Posted in Karen Woodall - A year in the world of parental alienation, Karen Woodall - Expert on family separation, Karen Woodall - Therapist and blogger on all things related to families and family separation, Karen Woodall on family seperation, Linda Turner, Parental Alienation & Narcissistic Personality Disorder

Parental Alienation or Estrangement

Great to see the new discussion group Karen, still waiting for my article to be published but will certainly mention your site and discussion group.

Just wondering what your thoughts are!
I have come under some ear bashing recently regarding the difference between estrangement and Parental Alienation. I see myself as alienated for over 25 years even though I have had contact with my children and grandchild for a short period of time.

Karen could you please clarify for many people who seem to think that for an adult over the age of 18 who can make their own choices, PA suddenly changes to Estrangement. Taking into consideration all the circumstances in my case I certainly do not think mine is a case of estrangement. Very interested to hear everyone’s comments. Many thanks Linda

  • karenwoodall · 1 Day Ago

    well I can reply as an alienated adult child who believed I was an estranged adult child for many years and struggled with it immensely. It wasn’t until I understood that the estrangement was caused by alienation that I really began to tackle the issue personally and as a result of course that led me into professionally being able to see the difference much more clearly.

    As far as I am concerned once an alienated child always at risk of being alienated again and once an alienated child, always left with the legacy of alienation. Psychological splitting, which is the underlying pathology in alienation causes immense struggles with perspective, sense of self, lack of esteem ability to hold ambivalence and more.

    Therefore, a child who is alienated remains alienated beyond the age of 18 and until the alienation is tackled as alienation and that part is properly recognised and acknowledged, alienation reaction remains a risk.

    An alienated adult child has a lifetime of recovery to undergo. As the once targeted parent if you are back in relationshiop with your adult child keep that in mind at all times. Alienated adult children find it very very hard to stay focused and balanced, their perspective is poor and they are at risk of alignments and rejection all the time and have to work very very hard not to react in an alienated manner.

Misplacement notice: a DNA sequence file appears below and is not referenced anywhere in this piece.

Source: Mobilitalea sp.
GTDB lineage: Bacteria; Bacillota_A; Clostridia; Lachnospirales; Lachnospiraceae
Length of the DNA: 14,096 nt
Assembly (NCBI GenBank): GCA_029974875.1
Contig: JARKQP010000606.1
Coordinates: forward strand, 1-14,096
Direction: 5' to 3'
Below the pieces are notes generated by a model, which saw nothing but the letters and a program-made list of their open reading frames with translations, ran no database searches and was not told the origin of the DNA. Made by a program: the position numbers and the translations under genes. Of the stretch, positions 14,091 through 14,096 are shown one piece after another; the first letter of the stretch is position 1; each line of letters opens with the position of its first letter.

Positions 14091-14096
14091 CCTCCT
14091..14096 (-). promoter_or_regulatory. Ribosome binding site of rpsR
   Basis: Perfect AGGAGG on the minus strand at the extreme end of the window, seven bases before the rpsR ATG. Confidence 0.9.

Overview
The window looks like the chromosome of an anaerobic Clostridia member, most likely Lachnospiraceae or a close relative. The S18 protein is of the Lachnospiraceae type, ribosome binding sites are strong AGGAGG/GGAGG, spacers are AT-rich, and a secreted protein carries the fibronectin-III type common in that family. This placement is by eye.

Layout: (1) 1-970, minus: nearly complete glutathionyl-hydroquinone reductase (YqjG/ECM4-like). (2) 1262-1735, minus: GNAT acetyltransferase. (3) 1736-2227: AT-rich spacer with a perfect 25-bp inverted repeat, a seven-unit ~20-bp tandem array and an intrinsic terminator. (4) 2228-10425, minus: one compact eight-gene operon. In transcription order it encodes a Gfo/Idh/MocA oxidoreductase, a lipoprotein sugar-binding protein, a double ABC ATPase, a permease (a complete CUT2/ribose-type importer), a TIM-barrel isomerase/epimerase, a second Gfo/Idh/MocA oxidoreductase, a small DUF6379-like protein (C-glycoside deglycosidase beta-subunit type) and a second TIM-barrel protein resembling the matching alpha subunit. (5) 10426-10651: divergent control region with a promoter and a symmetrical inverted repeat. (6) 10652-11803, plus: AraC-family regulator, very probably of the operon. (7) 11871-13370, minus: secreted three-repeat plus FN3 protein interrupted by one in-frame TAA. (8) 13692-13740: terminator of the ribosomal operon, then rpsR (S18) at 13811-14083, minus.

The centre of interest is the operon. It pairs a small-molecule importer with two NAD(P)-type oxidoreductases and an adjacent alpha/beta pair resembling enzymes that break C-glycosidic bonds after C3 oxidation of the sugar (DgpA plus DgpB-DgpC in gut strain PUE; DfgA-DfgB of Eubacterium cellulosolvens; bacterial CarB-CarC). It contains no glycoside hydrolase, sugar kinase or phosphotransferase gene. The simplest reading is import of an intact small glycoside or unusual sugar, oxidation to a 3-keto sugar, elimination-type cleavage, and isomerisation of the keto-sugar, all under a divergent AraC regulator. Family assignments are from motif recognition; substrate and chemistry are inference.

Estrangement is when someone does something hurtful and is rigid in their blame of other people, alienation is when a third party acts to encourage or make estrangement happen (which is sometimes expedited by the reactions of the targeted parent who acts unconsciously).

    PA certainly does not change to estrangement at the age of 18 and alienated young people often remain that way because of the conditioning of their mind. It is entirely possible for example for a 25 year old to continue to remain alienated because of the way they have been brought up to think and feel.

    read all the discussions and join in on :- https://karenwoodall.wordpress.com/writer/discussion-group/

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Posted in Karen Woodall - Therapist and blogger on all things related to families and family separation

Karen Woodall – Therapist and blogger on all things related to families and family separation

here is a popular notion that after separation dads are either absent or angry and that their presence in family life is not necessarily an essential part of what a child needs. From the changing of the divorce laws in 1973 to the current day, several generations of dads have found themselves disposed of after family separation. An outcome which is nothing less than brutal for those so affected and which is, in these days of modern men and masculinities, so ridiculously outdated that it can sometimes feel as if we are living in a bygone era, where children and their fathers were on head patting terms before bed but nothing more.

I work in the field of family separation and I meet disposable dads every day. These men, who appear at times to me to be nothing more than the ghostly imprint of what a father is, are suffering. Not that you would know it, so unpopular is their plight. Gaslighted by the system which surrounds the family as it separates, these dads, who were pregnant with their partners (in that most modern approach to sharing all of the experience of bringing forth life), now find themselves routinely cast out of the family after separation. Dads are not welcome in post-separation family life, especially if they are going to cause trouble by wanting to actually parent their children. For those modern men who gave their all to fatherhood, the injustice of such a swift eviction from the lives of their children after separation, is a bewildering attack on their very sense of self.

http://www.huffingtonpost.co.uk/karen-woodall/disposable-dads_b_8458848.html